Despite a myriad of uncertainties around its decision to leave the European Union, the UK still stands as one of the world’s premier life science investment destinations. With heavyweight medical science infrastructure and a well-earned reputation for elite-level innovation, the key industry stakeholders featured in our UK report, explore how the nation is attempting to re-position itself post-Brexit. The differing voices of the thought leaders we interviewed address both the challenges and the opportunities of a unique situation.

One of the main topics covered in the report is the implications of the government’s ambitious ‘Life Sciences Industrial Strategy’ and subsequent ‘Sector Deal’ with the pharma industry. This deal calls for an increase in conventional research funding, initiatives to boost home-grown pharma manufacturing, bringing an additional 2,000 discovery scientists to the UK and the setting up of high-risk, high-reward “moonshot” projects in emerging disciplines.

We also examine the ways in which multinational companies such as AstraZeneca, Roche, Novartis and Pfizer are continuing to invest in British R&D, as well as the inimitable UK National Health Service (NHS).  We were lucky enough to speak to Simon Stevens, CEO of NHS England as he reminisced on the much-loved institution’s 70th anniversary.

Other key issues we examined include the uniquely prominent role played by British medical research charities, which poured GBP 1.6 billion (USD 2.1 billion) into medical research in 2017. The ‘catapult’ organizations set up to propel innovation forward in cell and gene therapy, and the continuing attractiveness of the UK as a manufacturing base for Big Pharma.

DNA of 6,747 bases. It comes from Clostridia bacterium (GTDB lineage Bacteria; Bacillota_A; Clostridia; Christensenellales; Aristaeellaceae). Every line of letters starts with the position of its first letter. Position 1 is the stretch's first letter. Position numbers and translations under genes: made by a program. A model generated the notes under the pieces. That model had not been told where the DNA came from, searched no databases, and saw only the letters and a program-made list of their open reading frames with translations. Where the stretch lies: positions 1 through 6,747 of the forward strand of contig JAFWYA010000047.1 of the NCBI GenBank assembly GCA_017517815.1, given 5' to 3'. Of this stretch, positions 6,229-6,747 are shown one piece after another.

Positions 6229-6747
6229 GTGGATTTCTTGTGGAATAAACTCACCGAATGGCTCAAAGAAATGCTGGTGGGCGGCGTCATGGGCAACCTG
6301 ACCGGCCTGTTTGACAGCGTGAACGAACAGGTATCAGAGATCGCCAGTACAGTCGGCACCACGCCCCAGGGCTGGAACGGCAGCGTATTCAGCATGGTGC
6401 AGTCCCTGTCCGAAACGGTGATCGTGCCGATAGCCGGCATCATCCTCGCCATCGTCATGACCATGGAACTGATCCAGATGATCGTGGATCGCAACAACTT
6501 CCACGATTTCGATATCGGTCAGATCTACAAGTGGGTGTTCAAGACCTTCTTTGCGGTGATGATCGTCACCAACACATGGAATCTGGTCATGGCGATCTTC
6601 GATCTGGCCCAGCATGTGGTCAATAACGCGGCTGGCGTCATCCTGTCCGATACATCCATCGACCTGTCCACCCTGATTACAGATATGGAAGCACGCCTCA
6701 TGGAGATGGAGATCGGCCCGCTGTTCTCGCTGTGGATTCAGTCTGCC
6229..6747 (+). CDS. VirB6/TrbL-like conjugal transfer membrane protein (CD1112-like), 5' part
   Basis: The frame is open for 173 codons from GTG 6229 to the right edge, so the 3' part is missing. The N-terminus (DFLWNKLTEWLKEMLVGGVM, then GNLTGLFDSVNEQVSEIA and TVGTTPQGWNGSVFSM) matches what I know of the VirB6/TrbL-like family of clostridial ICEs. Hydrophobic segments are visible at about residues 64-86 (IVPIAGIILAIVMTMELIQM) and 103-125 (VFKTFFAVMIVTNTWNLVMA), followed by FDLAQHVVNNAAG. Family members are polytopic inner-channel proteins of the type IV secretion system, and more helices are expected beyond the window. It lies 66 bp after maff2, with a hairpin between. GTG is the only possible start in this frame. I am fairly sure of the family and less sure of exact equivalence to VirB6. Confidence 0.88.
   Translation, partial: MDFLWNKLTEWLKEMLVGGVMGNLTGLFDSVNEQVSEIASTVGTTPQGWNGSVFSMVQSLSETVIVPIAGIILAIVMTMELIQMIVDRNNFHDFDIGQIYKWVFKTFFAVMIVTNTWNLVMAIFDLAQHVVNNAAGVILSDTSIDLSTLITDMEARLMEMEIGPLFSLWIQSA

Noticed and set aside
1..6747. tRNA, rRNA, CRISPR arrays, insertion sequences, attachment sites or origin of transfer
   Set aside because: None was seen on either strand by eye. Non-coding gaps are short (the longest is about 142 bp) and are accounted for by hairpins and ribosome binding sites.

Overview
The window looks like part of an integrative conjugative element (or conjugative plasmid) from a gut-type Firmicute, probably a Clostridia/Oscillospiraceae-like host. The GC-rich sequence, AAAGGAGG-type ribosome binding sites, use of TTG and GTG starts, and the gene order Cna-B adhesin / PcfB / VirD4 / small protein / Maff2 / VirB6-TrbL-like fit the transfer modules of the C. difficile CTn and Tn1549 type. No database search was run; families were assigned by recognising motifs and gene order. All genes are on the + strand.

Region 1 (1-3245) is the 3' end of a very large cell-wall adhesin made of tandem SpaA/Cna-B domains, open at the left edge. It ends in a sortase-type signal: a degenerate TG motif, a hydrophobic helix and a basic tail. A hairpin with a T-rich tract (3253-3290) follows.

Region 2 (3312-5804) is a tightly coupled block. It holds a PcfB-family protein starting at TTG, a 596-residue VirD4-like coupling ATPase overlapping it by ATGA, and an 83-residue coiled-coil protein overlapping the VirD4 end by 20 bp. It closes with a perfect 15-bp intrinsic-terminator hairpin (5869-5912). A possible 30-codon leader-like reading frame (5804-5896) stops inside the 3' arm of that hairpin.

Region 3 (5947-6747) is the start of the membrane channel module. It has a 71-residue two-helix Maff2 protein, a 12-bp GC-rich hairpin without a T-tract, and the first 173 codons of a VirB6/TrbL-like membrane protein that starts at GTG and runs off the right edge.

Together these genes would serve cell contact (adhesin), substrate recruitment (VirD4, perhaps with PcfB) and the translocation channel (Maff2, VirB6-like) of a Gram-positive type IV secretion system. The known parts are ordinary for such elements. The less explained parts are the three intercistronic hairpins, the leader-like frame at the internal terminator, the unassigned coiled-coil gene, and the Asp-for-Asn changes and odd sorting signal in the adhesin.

HCLS Review UK also contains geostrategic examinations of what the country has to offer both inside the ‘Golden Triangle’ of Oxford, Cambridge and London (which boasts 600 life science companies with a combined market capitalization of GBP 5.7 billion (USD 7.5 billion) – and outside, notably in Scotland which has gained a well-earned reputation as a hub for companies involved in innovative cell and gene therapies.

Naturally, the picture is not completely rosy, with the UK facing multiple challenges. Particularly Britain’s recent fallout with the European Medicines Agency (EMA) and their announcement to relocate to Amsterdam.

The underfunded and strained NHS is already slow to uptake innovative treatments, especially in areas such as rare diseases. This is a situation that could potentially be exacerbated by de-alignment from EMA norms, thus severely affecting British patients’ ability to access lifesaving treatments.

Nevertheless, through the comments of government representatives, veteran industry commentators, multinational country managers, homegrown entrepreneurs and research scientists, emerges a picture of a country in flux but set to retain its place at the top table of international science and innovation.